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Re: "para-biblical literature"
Thanks for the information: the text sounds interesting, but is it an
edition in English? it seems not, and I lack the prerequisites for reading
>He would strongly deny
>that the canon was formed at any one conclave such as the one at Yavnh
>which for you would indicate the post-destruction date.
I didn't have a precise event in mind, more a trend that I guess started
with the destruction of Jerusalem and may have finished in the sentiments of
that great scribe Ezra's pronouncement of a division in the sacred texts
between those open and those secret. The selection of these works seems to
have been in part based on political criteria.
>There may have been books
>found at Qumran which were considered authoritative by certain branches
>in Judaism, but (apart form possibly esther cf. Talmon in JDD) there are
>no canonical books which did not have sacred, atuhoritative status.
I had in mind the idea that the distribution of texts may show a preference:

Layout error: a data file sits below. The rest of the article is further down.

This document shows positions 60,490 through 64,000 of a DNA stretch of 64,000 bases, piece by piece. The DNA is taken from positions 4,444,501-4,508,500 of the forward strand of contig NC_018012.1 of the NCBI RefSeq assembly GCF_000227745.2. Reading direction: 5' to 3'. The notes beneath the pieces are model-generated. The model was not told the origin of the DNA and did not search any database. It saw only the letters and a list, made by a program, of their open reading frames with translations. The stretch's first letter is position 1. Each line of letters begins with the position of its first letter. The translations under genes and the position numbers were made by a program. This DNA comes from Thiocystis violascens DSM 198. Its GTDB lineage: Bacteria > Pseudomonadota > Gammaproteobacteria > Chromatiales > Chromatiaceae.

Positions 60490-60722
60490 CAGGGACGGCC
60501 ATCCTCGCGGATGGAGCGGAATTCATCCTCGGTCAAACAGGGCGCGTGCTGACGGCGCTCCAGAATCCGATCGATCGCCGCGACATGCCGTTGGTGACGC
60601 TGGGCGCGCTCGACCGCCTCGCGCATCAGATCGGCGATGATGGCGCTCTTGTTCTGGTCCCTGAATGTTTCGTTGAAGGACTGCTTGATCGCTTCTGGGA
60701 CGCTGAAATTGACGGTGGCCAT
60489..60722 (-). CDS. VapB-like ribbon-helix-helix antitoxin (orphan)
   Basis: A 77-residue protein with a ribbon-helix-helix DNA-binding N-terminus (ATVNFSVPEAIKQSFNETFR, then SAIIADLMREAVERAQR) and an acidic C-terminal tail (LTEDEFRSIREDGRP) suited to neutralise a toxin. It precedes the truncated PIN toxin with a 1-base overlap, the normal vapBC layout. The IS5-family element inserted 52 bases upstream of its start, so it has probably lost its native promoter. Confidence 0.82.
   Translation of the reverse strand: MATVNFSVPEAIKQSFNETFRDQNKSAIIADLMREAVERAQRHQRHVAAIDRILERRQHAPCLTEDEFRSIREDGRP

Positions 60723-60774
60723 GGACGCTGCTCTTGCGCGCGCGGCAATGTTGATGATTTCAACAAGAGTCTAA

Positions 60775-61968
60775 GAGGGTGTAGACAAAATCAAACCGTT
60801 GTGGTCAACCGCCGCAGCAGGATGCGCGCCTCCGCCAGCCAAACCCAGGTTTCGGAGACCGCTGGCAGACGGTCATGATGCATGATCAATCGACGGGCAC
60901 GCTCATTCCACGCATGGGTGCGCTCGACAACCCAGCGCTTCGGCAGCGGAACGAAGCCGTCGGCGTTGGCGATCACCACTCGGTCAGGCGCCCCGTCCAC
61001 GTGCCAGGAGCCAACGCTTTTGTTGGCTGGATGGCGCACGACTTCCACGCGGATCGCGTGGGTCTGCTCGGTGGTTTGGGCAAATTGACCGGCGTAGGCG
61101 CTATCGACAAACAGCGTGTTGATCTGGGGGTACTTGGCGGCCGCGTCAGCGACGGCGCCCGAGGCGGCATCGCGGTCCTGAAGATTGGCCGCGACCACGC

for example, Deuteronomy is by far the most popular book of Moses, there are
more copies of some of the "para-biblical" texts than there are certain of
the ones that ended up in the canon. Does this represent more acceptance for
those later-to-become non-standard works.
>Many scholars will certainly want to disagree with certain of Haran's
>suggestions and conclusions, but his work will have to be considered a
>bench mark and new beginning in all canon-realted questions, including
>the term para-biblical and the notion of bible not only at Qumran but in
>all Jewish sects and daughter religions. Read it!
If I can, I would definitely like to.
>> Personally, I find the term "biblical" being applied in the dss context
>> anachronistic and best defined as "referring to those books that would
>> become canonical" in that context. I think the evidence indicates that canon
>> was formed post first war. There doesn't seem to be any separation in the
>> Qumran corpus and the preservation caves attempted to save both types.
>> "para-biblical" has the same sort of connotations to it, ie referring to a
>> separation to come. I wonder if it is useful in the Qumran context?
>> Ian Hutchesson